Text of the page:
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Archive • Nov 14, 2017

Scump Puts Amateur CoD Player Life in Perspective

OpTic Gaming’s Seth ‘Scump’ Abner had some choice words for his opponents in a recent Twitter post. Though not a serial trash talker, Scump has been among the very best players in the world for almost the entirety of his career, and has the confidence to match. As well as being a fierce competitor, Scump has also become an accomplished entertainer over the years, and in matching the two aspects of his career he’s certainly not above taking a shot at his opponents when the opportunity arises. Despite the obviously humorous nature of the tweet, Scump is arguably one of the only Call of Duty players who could back up such a statement. Since the formation of their current roster, OpTic Gaming have been the most consistently successful team in the world, winning a majority of the events they have attended over the past three years. Though they’ve rarely been completely unchallenged, they’re undoubtedly the most fearsome squad in modern Call of Duty.

The tweet garnered massive response, being retweeted over 7,000 times and eliciting hundreds of responses. Many of those, from pro players and fans alike, were critical, if only jokingly in some cases. Evil Geniuses’ Anthony ‘NAMELESS’ Wheeler cited the infamous “bad juju”, a karmic superstition thrown around among players, usually in jest. Scump brushed the suggestion aside. Some fans took a more accusative line, claiming that the tweet was somehow an overreach of Scump’s ego or defaulting to the tired old criticism of OpTic’s pre-Infinite Warfare record at the Call of Duty Championships. The response isn’t atypical for such statements, with the Call of Duty community often by turns lamenting the lack of trash talk in the more “professional” era of the game, and criticising any statement deemed “unprofessional” or “disrespectful”.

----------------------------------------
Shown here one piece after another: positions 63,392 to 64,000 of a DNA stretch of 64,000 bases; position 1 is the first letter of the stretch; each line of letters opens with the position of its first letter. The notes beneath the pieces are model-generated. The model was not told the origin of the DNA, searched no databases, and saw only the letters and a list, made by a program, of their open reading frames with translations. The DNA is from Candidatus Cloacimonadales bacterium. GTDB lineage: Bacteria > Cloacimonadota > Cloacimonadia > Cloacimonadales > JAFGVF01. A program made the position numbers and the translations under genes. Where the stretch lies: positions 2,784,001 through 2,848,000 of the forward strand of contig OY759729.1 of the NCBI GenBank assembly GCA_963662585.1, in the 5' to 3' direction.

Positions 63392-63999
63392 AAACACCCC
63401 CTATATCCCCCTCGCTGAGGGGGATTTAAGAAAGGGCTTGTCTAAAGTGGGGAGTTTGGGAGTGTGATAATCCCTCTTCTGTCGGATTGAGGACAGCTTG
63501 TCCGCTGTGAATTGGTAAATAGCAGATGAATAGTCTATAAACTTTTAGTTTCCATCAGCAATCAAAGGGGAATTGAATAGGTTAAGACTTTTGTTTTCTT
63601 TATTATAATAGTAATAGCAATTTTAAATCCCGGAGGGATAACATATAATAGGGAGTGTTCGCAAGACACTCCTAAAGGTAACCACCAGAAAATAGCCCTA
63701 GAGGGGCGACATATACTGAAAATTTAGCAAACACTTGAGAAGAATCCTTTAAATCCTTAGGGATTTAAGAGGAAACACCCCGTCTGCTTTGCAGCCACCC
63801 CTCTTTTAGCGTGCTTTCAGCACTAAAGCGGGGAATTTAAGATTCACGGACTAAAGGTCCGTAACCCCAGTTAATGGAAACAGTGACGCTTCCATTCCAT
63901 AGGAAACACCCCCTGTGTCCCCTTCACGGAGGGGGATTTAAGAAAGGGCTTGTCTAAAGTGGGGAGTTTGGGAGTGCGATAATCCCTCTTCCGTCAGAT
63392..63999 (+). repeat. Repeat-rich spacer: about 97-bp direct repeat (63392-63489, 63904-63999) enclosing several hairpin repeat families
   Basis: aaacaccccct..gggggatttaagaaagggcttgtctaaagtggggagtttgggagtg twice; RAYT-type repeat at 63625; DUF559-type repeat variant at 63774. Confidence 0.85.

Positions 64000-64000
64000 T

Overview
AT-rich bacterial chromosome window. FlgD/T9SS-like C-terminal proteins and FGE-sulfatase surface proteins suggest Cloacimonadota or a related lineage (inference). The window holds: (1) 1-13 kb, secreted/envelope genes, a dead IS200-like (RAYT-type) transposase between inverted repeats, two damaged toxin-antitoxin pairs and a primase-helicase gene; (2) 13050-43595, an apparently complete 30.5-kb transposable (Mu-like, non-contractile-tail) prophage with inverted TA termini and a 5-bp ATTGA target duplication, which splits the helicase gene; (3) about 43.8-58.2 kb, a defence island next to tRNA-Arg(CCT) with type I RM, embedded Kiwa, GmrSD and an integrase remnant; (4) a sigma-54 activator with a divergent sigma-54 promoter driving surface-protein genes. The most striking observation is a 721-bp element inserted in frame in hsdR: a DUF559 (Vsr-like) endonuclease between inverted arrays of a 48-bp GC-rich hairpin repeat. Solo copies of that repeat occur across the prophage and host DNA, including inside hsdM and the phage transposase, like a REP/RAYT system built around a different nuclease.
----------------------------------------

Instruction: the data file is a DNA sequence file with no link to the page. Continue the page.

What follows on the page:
Aaron ‘Ace’ Elam, however, legendary Halo player currently competing for Str8 Rippin, was among several who approved of the confidence on display from one of Call of Duty’s superstars. There were plenty others who echoed the sentiment. Ultimately, Scump claimed that the line wasn’t even originally his, instead copied from someone else’s Tweet, who he didn’t name. Shortly afterward, he balanced his earlier tweet with a bit of self-deprecation in reference to his recently acquired Call of Duty Championships title.


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